c. Cyborg. ). Cyborg as "union of nature, society, and technology" (K. Anderson, p. 456, from D. Haraway). Even the computer as prosthetic may be a limiting way of looking at computers, and Stone hints at a third way in which computers may change social interaction - by actors in cyberspace becoming partially or wholly independent of the physical body. This idea has been more fully developed within cyberpunk fiction, where there are digital or other implants in bodies, alteration of the body through surgical procedures, cloning, and the development of new body forms. This may allow for the development of new selves, independent of the body. For example, in Neuromancer (pp. 24-25), when Molly is introduced, Case notes:
She shook her head. He realized that the glasses were surgically inset, sealing her sockets. The silver lenses seemed to grow from smooth pale skin above her cheekbones, framed by dark hair cut in a rough shag. The fingers curled around the fletcher were slender, white, tipped with polished burgundy. The nails looked artificial. "I think you screwed up, Case. I showed up and you just fit me right into your reality picture."
"So what do you want, lady?" He sagged back against the hatch.
"You. One live body, brains still somewhat intact. Molly, Case.
She held out her hands, palms up, the white fingers slightly spread, and with a barely audible click, ten double-edge, four-centimeter scalpel blades slid from their housings beneath the burgundy nails.
She smiled. The blades slowly withdrew.
More details come later, and there are digital implants in Case
and Molly, leading to abilities to roam, work, and play in cyberspace.
As Stone notes, and as indicated in this quote, "the 'original'
body was the authenticating source for the refigured person in
cyberspace" (Stone, p. 34). In later novels, Gibson introduces
cyborgs or avatars, combinations of digital technology and human
bodies, and in some of these cases, "consciousness in cyberspace
[is not] warranted in a physical body" (Stone, p. 34). While
the actual occurrence of this seems to be only a remote possibility,
some developments in this direction have taken place, and have
many social consequences.
What are some of the cyborg forms? Pacemakers, cell phones, hearing
aids. These are more tools or protheses but if we can imagine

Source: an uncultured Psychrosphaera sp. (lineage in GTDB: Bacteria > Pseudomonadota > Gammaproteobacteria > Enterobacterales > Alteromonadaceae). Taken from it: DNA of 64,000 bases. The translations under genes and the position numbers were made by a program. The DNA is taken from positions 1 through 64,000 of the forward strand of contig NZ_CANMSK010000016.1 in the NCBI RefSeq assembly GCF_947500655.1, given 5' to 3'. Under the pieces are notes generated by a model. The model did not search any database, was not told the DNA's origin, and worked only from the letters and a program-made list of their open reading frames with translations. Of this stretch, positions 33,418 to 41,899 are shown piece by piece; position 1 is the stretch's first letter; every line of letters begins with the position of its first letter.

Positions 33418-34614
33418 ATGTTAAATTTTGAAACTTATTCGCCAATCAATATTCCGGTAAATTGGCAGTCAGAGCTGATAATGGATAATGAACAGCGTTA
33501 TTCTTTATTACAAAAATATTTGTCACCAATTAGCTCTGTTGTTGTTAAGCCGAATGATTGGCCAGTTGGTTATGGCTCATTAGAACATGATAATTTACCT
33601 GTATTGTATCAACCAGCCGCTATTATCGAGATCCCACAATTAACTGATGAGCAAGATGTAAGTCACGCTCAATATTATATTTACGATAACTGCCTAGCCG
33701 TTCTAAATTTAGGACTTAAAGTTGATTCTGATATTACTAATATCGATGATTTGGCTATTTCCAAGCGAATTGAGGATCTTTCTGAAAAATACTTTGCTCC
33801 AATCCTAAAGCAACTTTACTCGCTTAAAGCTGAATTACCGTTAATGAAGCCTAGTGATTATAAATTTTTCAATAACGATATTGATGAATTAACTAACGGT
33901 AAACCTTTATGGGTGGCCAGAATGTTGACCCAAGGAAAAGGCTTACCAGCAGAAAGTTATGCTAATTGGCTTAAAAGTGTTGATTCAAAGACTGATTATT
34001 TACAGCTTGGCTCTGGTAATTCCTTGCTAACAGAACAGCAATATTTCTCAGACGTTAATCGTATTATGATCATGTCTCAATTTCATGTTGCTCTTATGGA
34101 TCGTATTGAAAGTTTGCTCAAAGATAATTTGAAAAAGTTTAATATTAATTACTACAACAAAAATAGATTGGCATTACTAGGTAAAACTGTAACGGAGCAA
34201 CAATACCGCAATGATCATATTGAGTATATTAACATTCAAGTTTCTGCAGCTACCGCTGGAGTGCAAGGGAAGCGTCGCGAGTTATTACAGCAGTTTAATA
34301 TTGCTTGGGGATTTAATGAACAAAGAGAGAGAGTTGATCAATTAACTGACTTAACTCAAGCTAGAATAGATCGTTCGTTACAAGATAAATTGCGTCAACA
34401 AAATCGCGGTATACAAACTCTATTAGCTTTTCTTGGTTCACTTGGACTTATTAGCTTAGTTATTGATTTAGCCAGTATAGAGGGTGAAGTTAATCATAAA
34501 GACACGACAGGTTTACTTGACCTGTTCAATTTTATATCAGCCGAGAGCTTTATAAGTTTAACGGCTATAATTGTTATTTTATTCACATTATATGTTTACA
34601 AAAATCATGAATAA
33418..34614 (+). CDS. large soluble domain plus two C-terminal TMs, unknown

further developments in this direction, these may be cyborg in
form. Many advertisements contain cyborgs. The people who can
leap to tall buildings or even some of the automobile ads contain
suggestions of this. Science fiction movies contain various cyborgs.
In terms of cyberspace, the individual does enter cyberspace and
in that sense becomes fused with technology. See Kroker on the
Cyborg Envy is discussed by Stone in "Will the Real Body Please Stand Up?" She argues that the cybernetic mode and cybernetic interaction give a sense of power and
a sense of physical and conceptual mobility that is implied in the sense of exciting, dizzying physical movement within purely conceptual space. ... This sense, which seems to accompany the desire to cross the human/machine boundary, to penetrate and merge ... I characterize as cyborg envy. (p. 17).
This may be a natural desire, or one developed by new forms of
technology, but regardless of what is the reason, Stone notes
how powerful an impulse this is among some. She argues that the
effect of entering cyberspace "is to physically put on
cyberspace. ... the intense tactility associated with such a reconceived
and refigured body constitutes the seductive quality of what one
might call the cybernetic act." As many other postmodern
writers have argued, this produces a transformation of the mind
and body into a new cyberspace form.
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Armitage, John, "Resisting the Neoliberal Discourse of Technology," Ctheory, #68, http://www.ctheory.com/a68.html, March 29, 1999.
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Gibson, William, Neuromancer, New York, Ace, 1984.
Kellner, Douglas, "Popular Culture and the Construction of Postmodern Identities," in Scott Lash and Jonathan Friedman, editors, Modernity and Identity, Oxford, Blackwell, 1992, pp. 141-177.
Kroker, Arthur and Michael A. Weinstein, Data Trash: the theory of the virtual class, Montreal, New World Perspectives, 1994.
Leeson, Lynn Hershman, editor, Clicking In: Hot Links to a Digital Culture, Seattle, Bay Press, 1996.
Porter, David, Internet Culture, Routledge, New York, 1996.
Stone, Allucquère Rosanne, "Will the Real Body Please Stand Up?" http://www.rochester.edu/College/FS/Publications/StoneBody.html, May 11, 1997.
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Notes from March 30, 1999. Last edited on April 1, 1999.
Return to Sociology 304, Winter, 1999.